After an AERA delegate said a tremendous amount of money was being wasted on corporate experiments by people who have no experience with education, Gleason responded he didn’t know what she meant by a “silly market model” and “privatizing”. Gleason then claimed there “is no public money going into private schools” and then, of course, said the standard charter schools are not private

Gleason said he was going to have to get to work which led to a rapid back and forth with the assembled crowd during which he made the following statements:

You think we should have a model where the kids are allowed to go to only to lousy neighborhood schools? (He did not respond to the comment, “They should be funded.”)


 The reality of fifty years of urban education in America is that we have been failing urban and minority kids miserably.


 I don’t know many people who would voluntarily send their children to the schools we have here in Philadelphia. The only people who go to those schools are people who have no other option.

When asked, “Why aren’t these schools fixed, why don’t they get funds, why don’t they get resources?” Gleason replied,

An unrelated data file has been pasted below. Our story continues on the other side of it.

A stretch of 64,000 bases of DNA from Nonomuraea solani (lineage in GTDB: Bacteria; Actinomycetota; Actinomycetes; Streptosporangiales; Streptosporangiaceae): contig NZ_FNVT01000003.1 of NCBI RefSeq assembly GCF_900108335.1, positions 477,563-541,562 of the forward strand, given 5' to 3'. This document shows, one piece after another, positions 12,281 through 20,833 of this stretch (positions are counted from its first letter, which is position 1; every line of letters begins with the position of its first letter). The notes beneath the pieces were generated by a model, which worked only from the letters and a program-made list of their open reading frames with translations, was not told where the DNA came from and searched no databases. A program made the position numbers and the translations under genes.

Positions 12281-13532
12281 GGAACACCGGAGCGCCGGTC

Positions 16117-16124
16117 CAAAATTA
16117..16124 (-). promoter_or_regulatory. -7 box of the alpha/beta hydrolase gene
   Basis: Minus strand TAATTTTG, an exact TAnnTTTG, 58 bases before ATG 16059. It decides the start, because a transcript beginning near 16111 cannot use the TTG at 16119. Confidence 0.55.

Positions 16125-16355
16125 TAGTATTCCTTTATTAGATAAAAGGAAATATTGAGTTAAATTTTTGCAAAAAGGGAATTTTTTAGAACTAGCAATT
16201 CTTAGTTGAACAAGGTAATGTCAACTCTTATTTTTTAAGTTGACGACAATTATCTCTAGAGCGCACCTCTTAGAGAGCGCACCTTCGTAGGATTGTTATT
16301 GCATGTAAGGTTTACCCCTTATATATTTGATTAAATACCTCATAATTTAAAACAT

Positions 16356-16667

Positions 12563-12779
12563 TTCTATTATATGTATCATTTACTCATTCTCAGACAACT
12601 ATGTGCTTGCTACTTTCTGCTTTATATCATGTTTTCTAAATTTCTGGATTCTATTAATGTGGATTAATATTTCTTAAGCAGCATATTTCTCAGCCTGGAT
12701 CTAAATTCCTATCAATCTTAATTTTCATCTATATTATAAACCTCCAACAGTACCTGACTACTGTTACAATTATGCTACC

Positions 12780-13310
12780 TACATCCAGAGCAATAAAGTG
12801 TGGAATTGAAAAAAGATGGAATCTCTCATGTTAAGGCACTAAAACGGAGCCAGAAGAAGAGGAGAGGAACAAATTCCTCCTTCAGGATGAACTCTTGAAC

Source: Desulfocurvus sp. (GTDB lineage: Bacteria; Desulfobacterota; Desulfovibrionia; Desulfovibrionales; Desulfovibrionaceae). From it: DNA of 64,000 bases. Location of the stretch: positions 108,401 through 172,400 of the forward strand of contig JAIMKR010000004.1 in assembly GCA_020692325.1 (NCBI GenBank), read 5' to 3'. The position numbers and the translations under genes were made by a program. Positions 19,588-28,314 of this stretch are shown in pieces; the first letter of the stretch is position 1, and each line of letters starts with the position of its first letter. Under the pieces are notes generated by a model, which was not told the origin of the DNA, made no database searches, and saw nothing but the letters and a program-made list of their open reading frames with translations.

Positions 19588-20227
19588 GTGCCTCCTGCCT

Because it’s not about funds. It’s not about resources. Do you know what just happened at Bartram High School?  Do you think that’s a funding issue?

When told that funding is an issue at Bartram because they took staff away that would intervene in those situations, Gleason replied,

When the staff was one hundred and fifty that school was more dangerous statistically than it is today.

 When asked if the statistics on serious incidents are reliable, he said,

I think the methodology is the same as three years ago. Was it perfect in either year, no. There’s no such thing as perfect data. Here is what I know: Bartram was a dangerous school three years ago, and it’s still a dangerous school with less funding. It’s not a more dangerous school.

He did not say what he was basing that judgement on. Finally, he was asked if the students at Bartram that are causing problems were put in a charter school, would the charter school have the same problems, Gleason replied,

I think a charter would do better.  

When told the problem students would be put out of the charter, they would be sent back to the public school where they would not be expelled, Gleason replied, 

Public schools can expel students. They would have be be expelled from Bartram, and put them somewhere else.

 So there you have it. According to PSP Executive Director Mark Gleason public schools have “failed urban and minority kids for fifty years.” This is true! What he and all corporate education reformers try to spin and gloss over, is why this is so. Sixty years ago Brown vs. Board of Education ended legal segregation. It did not change the fundamental caste system in the United States which keeps many lower income people in a permanent underclass. As a result, separate and unequal schools may not be written into law, but it is still the practice. Today all schools, public, charter, and parochial schools, are more segregated than was true sixty years ago but it is based more on income, rather than being based on race alone.